September Provides An Early Snapshot On Fall Travel Outlook

Just over a week into September, the airline industry is coming off of a summer that was, considering the circumstances, a successful one. The air travel recovery accelerated as June, July, and August brought people who had been cooped at home out into the world to see the national parks, beaches and reconnect with old family and friends they had not seen in months. Now, with schools back in session, offices starting to reopen, and the rise of variants threatening to upend travel, the outlook is a little uncertain. However, September is providing a snapshot of what the travel environment this fall could look like.

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US airlines are bracing for the continued slowdown in air travel this fall, but it still appears numbers will be relatively strong considering the circumstances. Photo: Getty Images

Air travel in early September

Below is a graph of air travel from September 1st through September 11th, the last available day with data at the time of writing:

September Air Travel
Passenger numbers from September 1st through 11th. Data: TSA | Graph: Simple Flying

The peaks are on Fridays (September 3rd and 10th). The lowest days for air travel have been September 4th, 5th, 8th, and 11th. However, the lowest that the airline industry has seen passenger numbers dip to was 1.3 million in a single day on the 11th. The average daily passenger number for September is 1,694,489 passengers.

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Labor Day was strong

Monday, September 6th, was the Labor Day holiday. This long weekend, which is the last unofficial weekend of summer, was incredibly strong. From Thursday, September 2nd, through Monday, September 6th, 9,229,142 passengers took to the skies. Last year, only 4,135,949 passengers flew over the same five days around Labor Day.

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Travelers came back to airports for Labor Day, indicating a willingness to travel, but preferring to maximize their vacation by flying around holidays. Photo: Getty Images

While there was a hit to numbers due to the rise of the Delta variant, Labor Day was still a good one for airlines. What the holiday shows is that, mostly, leisure travelers have been resilient and held onto their bookings despite the public health situation. One factor that has led to fewer swings with travel is the vaccine, with a large majority of the country’s population that is eligible to receive the shot already receiving at least one dose.

Business travel is not back

Post-Labor Day, business travel ramps up. With kids back in school, people resume taking to the skies to see clients, go to conferences, and conduct important face-to-face business meetings. Last year, in September, business travel was almost nonexistent. This year, there was a lot of hope that business travel would come roaring back with schools reopening and most employees in the US vaccinated.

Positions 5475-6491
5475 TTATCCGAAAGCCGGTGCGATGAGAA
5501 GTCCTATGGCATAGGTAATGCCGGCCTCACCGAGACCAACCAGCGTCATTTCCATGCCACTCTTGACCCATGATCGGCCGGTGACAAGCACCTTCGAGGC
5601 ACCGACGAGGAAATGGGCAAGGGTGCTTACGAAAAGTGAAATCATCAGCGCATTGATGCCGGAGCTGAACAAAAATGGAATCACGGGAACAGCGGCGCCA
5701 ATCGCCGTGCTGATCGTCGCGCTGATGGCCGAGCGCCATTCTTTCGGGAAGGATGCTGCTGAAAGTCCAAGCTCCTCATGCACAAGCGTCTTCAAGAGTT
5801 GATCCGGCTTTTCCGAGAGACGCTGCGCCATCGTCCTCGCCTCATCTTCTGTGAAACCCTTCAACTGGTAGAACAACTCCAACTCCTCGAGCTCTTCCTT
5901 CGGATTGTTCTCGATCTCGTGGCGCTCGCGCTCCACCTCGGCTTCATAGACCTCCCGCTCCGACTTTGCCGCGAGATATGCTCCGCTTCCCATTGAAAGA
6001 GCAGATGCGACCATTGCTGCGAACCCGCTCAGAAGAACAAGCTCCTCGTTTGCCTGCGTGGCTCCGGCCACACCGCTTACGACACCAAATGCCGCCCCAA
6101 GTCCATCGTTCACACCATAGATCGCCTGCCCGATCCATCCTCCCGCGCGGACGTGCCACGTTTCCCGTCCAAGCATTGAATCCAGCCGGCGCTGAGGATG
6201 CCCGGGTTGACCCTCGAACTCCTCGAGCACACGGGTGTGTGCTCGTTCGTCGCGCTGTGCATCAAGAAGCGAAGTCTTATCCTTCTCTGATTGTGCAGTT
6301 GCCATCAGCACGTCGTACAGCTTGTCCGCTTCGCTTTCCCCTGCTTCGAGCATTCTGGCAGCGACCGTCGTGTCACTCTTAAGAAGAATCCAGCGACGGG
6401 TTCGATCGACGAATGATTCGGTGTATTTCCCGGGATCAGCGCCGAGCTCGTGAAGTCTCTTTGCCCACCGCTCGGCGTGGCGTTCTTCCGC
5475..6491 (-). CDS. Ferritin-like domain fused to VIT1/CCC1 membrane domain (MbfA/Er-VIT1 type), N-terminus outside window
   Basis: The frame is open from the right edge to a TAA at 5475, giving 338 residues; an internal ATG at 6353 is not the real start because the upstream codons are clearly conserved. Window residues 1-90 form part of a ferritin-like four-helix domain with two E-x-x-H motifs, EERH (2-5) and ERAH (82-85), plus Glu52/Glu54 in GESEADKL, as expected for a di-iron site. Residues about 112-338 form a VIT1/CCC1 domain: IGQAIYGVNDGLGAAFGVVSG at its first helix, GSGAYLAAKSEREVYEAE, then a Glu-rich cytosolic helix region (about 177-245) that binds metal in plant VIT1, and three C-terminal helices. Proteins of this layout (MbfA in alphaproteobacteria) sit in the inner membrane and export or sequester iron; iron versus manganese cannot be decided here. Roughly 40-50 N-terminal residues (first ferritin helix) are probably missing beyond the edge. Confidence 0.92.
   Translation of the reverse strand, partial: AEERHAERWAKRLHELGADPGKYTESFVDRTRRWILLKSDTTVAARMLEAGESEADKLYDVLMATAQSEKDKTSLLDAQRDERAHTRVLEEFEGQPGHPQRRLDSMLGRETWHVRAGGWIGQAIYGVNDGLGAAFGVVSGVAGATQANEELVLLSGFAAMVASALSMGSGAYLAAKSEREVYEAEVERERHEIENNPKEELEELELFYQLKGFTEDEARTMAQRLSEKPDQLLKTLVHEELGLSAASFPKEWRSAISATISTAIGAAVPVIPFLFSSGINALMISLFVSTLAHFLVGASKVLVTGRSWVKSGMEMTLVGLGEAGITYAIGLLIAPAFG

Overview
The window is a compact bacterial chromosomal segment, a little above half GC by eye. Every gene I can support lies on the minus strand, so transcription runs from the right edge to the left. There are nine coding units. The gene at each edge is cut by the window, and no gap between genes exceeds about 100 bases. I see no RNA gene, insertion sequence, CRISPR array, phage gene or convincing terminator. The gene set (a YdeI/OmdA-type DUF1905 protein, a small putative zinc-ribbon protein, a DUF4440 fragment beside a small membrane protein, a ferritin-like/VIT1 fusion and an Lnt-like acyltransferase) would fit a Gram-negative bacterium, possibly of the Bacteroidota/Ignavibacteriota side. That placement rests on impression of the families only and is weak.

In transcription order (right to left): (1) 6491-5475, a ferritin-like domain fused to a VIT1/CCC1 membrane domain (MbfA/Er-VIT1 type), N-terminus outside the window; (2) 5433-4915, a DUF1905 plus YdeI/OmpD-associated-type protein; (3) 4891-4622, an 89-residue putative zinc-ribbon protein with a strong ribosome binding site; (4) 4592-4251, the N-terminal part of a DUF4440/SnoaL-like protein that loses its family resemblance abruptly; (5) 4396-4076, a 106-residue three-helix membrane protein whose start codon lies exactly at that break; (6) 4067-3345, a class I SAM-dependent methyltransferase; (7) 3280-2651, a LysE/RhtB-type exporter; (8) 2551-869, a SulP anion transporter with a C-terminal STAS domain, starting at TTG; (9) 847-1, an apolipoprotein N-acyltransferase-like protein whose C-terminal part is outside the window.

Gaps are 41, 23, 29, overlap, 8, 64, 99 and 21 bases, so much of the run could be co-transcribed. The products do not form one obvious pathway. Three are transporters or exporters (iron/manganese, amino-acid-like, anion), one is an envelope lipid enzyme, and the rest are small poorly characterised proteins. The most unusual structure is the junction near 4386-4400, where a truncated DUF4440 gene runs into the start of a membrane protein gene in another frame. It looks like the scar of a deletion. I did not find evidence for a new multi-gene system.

Around the world, leisure travel has largely rebounded faster than business travel, and the same is true in the US. Photo: Getty Images

However, the recent rise in the Delta variant has caused a bit of a scare and dampened that return of business travel. This has tempered some expectations for the quarter. Airlines even pulled down some of their schedules for the quarter, but only by a few points.

Fall travel is slowing down, but still much better

In general, fall travel is slowing down, but it is still much better than 2020. Daily passengers are roughly 200-250% of 2020 levels. Daily numbers are at roughly 70-75% of 2019 levels. While, as a percentage of 2019 levels, numbers are still low, they are quite reasonable considering that business travel is not back in full swing yet.

A recovery is still coming. The recent surge in the Delta variant and associated concerns over the virus has delayed the return of business travel, but only by a few months. Business travel is key for many full-service airlines to get back to sustained profitability without government support.

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Airlines are pulling down some flying, but it is only a couple of points of a hit if even that. Photo: Getty Images

A seasonal slowdown in leisure travel was also expected. Many leisure travelers are families planning their travel around schools, while others are waiting for the holidays to use their vacation days and book air travel. An associated ramp-up in business travel typically helps keep numbers relatively high, as it did in 2019. Based on recent comments, the deceleration in bookings and close-in cancellations have started to stabilize. Business travelers have indicated their return to the skies is coming, but a couple of months delayed.

Are you planning to travel this September? Let us know in the comments!